It can be a bit challenging to write a book that will appeal to both – the young and the mature readers. Nonetheless, we said that things were challenging but not impossible, which means that it is quite doable to write a story that appeals to the young and the old alike.
We know that different genres appeal to different age groups. For instance, your children who fall in the age group of 1-3 are typically fond of reading picture books. On the other hand, adult readers prefer novels and fiction, both genres that wouldn’t appeal to young children.
There are exceptions, though, where books such as the Harry Potter series appeal to young and mature readers alike. Books like “Harry Potter” and “The Hobbit” have the potential to appeal to all age groups as they have their readers hooked to the books from the beginning to the end.
Though you might be aiming to write a children’s book that is intentionally intended for the younger audience, you will still want to know that the children’s book needs to appeal to adult readers first, as they will be the ones buying the book for the younger readers.
Before your book reaches the designated children’s audience, it will certainly be read by adults – including the children’s parents, literary agents, editors, and publishers.
You get the point – while you might be doing your research on how to publish a children’s book, you will also want to do your research on how to write a book that appeals to adult readers and the intended young readers simultaneously. To make the writing process easier for you, we have made a list of rules for you to follow that will help you write the best book for both – young and mature minds.
Here is what you will want to do:
Don’t Adopt a Condescending Narrative
While working on your draft or manuscript, you will want to ensure that you don’t adopt a condescending tone, as the last thing you want to do is talk down to them.
Suppose you were working on a book solely intended for an adult audience – in this case, the last thing you would be worried about would come off as if you were preaching or talking down the readers.
The underlying reason is that while writing a book for adults, you will be operating at the same level. You will want to keep the same thing in your mind when writing for the younger audience. Children or young adults might be less experienced than adults. However, you will want to treat them as equals and refrain from oversimplifying things.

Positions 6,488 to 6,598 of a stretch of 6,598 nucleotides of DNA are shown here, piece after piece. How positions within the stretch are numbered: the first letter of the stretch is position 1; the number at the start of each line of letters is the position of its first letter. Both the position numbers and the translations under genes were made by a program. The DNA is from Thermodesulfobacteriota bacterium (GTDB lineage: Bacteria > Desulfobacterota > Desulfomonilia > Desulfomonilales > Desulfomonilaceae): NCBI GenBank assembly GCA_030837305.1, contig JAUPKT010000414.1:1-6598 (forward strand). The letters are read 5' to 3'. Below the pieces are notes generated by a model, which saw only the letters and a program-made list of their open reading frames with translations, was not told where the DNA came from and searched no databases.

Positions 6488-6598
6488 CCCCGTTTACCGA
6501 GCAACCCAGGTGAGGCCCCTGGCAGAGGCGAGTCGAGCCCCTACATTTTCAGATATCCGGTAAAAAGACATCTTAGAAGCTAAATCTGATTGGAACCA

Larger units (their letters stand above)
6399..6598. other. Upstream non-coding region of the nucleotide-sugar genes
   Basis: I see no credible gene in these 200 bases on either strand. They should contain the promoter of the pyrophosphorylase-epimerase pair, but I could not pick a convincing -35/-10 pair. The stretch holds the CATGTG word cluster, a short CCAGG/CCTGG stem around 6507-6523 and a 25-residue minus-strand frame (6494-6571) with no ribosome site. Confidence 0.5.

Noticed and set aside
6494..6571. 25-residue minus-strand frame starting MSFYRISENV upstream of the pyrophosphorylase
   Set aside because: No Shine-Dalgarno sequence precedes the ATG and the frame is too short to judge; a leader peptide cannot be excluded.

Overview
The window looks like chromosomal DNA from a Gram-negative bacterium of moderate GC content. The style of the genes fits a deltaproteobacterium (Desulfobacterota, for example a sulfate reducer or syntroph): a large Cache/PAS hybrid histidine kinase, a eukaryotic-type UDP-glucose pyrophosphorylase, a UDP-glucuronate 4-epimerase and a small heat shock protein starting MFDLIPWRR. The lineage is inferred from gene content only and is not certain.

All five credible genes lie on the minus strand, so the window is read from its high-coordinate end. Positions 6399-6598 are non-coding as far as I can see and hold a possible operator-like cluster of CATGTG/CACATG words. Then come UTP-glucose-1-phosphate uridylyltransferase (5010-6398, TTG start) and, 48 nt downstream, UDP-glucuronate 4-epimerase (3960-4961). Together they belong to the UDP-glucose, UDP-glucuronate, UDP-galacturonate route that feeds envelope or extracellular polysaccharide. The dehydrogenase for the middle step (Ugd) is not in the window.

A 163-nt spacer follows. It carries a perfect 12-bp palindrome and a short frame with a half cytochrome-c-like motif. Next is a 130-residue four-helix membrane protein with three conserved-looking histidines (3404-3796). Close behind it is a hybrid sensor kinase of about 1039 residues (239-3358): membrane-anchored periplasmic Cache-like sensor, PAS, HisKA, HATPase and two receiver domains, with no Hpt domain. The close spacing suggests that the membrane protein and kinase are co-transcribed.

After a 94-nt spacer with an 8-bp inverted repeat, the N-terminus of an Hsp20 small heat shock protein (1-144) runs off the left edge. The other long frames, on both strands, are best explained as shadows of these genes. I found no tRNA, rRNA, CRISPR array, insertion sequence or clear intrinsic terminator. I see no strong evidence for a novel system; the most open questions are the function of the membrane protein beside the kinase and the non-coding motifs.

Suppose you make the mistake of oversimplifying things. In that case, you will be making the mature audience cringe – but – to the children, this might come off as if you are talking down upon them, and resultantly, the children won’t feel interested in reading your book either.
You will want to keep in mind both aspects while writing the draft – don’t make the adults frown or make the children feel like you are talking down to them.
Incorporate the Power of Children’s Characters
If you want to write a book that appeals to kids and adults alike, you will want to see what other successful writers have done. If we were to take the example of Harry Potter, we would see the magic of children.
That said, you will want to integrate the power of children and create children protagonists. The underlying reason is that the adult readers will feel sympathy, so they will easily root for the child characters actively dealing with life struggles and trying to solve complex things.
On the other hand, the younger children will find the young characters quite relatable, which will make them enjoy the adventure as they see the story unfold through the eyes of the young characters. Of course, you don’t necessarily have to craft a book where all characters are children.
You will want to ensure that your book has all sorts of characters, including adult characters and young adults, whereas the primary focus throughout the story will be the children’s protagonists. The adult characters come in the form of different roles, such as friends, caretakers, parents, and antagonists.
Incorporate a Magical Perspective/ Child’s Perspective
We all know that a child’s perspective differs greatly from an adult’s. That said, the world of children is quite magical, and to appeal to a wide target audience, you will want to incorporate a magical world into your story.
Now this aspect doesn’t necessarily mean that you will have to incorporate witches and wizards from Hogwarts – but – you can make things magical and outwardly by making your readers see and read things from a child’s perspective.
The world of children is more colorful, and there are endless possibilities within that world because children aren’t afraid to turn their world upside down. Adults are more about order and discipline, whereas adults also find it challenging to see the world with endless possibilities.
Sometimes, it takes the help of a child for adults to see the world through a different and essentially more colorful else. So, you will want to ensure that the world is magical here and there so your children can easily connect with the characters, and the adults will feel happy while reliving what it feels like to be a child again.
Focus on Character Development & Relationships
To write a book that appeals to the younger and more mature target audience, you will want to focus on character portrayal and on their relationships. You will want to ensure that you have brave characters in your story – so – allow bad things to happen to your characters.
Make sure that your children’s characters are brave and strong enough to overcome challenges. You will also want to focus on the children’s relationships with other characters – especially the older characters.
Throughout the story, you will want to show how the relationship becomes stronger or progresses as the story develops.